This museum is very interesting and tells the story of the canal and the construction of the area. For only 2 Canadian dollars, this is good value for money. Remember to use the Locks system when you come here. It was so interesting to watch those ships sailing in the Locks system. Because the door locks are all manually operated, the lock attendant is very laborious on very hot days. This is also a good place for a walk by the river.
A museum near Parliament Hill. This museum can also see some content about the Ottawa Canal. The architectural style inside and outside the huge exhibition hall is also quite good. The visit to the Baicheng Museum can be entered at around ten in the morning.
The town of Bye is the old name of Ottawa. The source of the name is John Bye, the conductor of the Rideau Canal Project. The Baytown Museum is a stone building between the Capitol and the Fairmont Laurier Castle Hotel. It is located at the entrance of the Ottawa River on the west bank of the Rideau Canal, marking the northernmost end of the Rideau Canal. This building was first built in 1827 as a warehouse and food supply for the British Army. The three-story building was dignified and symmetrical, with exquisite details of doors and windows, with a typical Georgian style. During the construction of the Rideau Canal, it became the engineering headquarters, and it is now transformed into a museum, exhibiting materials related to the Rideau Canal and the history of Ottawa. Outside the door of the Baytown Museum, you can see a series of locks across the Rideau Canal, commonly known as "Ottawa Locks." They are an important facility in the Rideau Canal project and part of the UNESCO World Heritage Site.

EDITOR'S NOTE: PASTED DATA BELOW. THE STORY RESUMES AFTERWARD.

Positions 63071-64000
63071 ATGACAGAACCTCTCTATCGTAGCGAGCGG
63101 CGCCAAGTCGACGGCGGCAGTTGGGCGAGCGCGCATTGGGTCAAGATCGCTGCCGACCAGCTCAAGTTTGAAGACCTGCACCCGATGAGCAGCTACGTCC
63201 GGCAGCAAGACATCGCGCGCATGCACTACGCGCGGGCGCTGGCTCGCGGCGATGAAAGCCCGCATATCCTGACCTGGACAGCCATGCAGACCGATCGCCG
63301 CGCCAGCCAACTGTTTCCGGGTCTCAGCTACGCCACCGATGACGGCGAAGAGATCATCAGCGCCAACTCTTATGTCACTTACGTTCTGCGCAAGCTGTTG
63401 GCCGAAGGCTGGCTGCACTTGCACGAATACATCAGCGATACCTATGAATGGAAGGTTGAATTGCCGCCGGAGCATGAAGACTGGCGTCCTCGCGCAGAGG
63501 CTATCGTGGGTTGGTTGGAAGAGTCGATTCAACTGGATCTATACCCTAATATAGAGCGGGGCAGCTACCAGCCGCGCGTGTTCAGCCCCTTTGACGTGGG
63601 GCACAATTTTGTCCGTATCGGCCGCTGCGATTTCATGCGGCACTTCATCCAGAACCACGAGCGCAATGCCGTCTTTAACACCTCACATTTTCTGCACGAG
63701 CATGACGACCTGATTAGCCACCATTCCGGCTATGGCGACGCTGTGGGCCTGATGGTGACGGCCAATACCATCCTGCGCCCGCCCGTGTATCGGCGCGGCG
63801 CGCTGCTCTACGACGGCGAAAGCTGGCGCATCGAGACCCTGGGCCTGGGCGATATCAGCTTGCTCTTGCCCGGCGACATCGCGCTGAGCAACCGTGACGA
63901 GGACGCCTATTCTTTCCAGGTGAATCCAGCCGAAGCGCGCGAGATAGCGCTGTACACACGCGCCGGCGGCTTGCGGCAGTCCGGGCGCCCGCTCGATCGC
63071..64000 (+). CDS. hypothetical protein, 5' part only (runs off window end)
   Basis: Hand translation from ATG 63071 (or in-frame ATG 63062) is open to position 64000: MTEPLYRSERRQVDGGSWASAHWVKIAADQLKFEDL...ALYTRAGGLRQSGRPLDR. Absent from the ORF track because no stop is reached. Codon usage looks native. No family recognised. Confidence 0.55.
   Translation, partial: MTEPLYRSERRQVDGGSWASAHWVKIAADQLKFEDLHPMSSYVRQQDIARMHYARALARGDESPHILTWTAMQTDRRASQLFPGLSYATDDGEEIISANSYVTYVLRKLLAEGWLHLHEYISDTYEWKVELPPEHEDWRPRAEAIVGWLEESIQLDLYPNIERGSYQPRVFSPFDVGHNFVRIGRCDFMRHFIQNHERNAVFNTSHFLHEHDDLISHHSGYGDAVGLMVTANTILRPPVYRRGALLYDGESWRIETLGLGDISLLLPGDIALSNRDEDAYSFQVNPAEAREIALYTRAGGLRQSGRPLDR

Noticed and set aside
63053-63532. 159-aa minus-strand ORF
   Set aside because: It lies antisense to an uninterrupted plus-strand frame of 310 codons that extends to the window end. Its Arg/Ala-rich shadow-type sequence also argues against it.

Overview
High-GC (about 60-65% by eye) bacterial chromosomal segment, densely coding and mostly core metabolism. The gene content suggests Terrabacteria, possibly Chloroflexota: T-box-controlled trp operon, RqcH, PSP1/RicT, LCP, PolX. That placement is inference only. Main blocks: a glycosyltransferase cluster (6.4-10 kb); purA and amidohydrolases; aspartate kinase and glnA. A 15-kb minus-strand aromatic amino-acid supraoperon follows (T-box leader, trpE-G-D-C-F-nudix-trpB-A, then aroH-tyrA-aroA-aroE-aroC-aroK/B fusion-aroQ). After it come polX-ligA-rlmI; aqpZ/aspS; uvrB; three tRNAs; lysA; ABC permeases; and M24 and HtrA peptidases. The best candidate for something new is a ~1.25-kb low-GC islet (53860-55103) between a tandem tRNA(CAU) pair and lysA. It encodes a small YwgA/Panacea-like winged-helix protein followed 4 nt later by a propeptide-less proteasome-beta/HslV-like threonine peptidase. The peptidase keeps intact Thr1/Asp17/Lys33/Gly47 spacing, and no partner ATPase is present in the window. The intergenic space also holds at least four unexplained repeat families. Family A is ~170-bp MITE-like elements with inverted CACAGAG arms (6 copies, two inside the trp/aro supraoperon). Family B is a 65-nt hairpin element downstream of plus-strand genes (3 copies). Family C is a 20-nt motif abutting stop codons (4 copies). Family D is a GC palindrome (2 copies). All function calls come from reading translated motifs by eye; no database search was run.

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The architectural project is unique, with a long history and culture, and the museum exhibits include many fine works.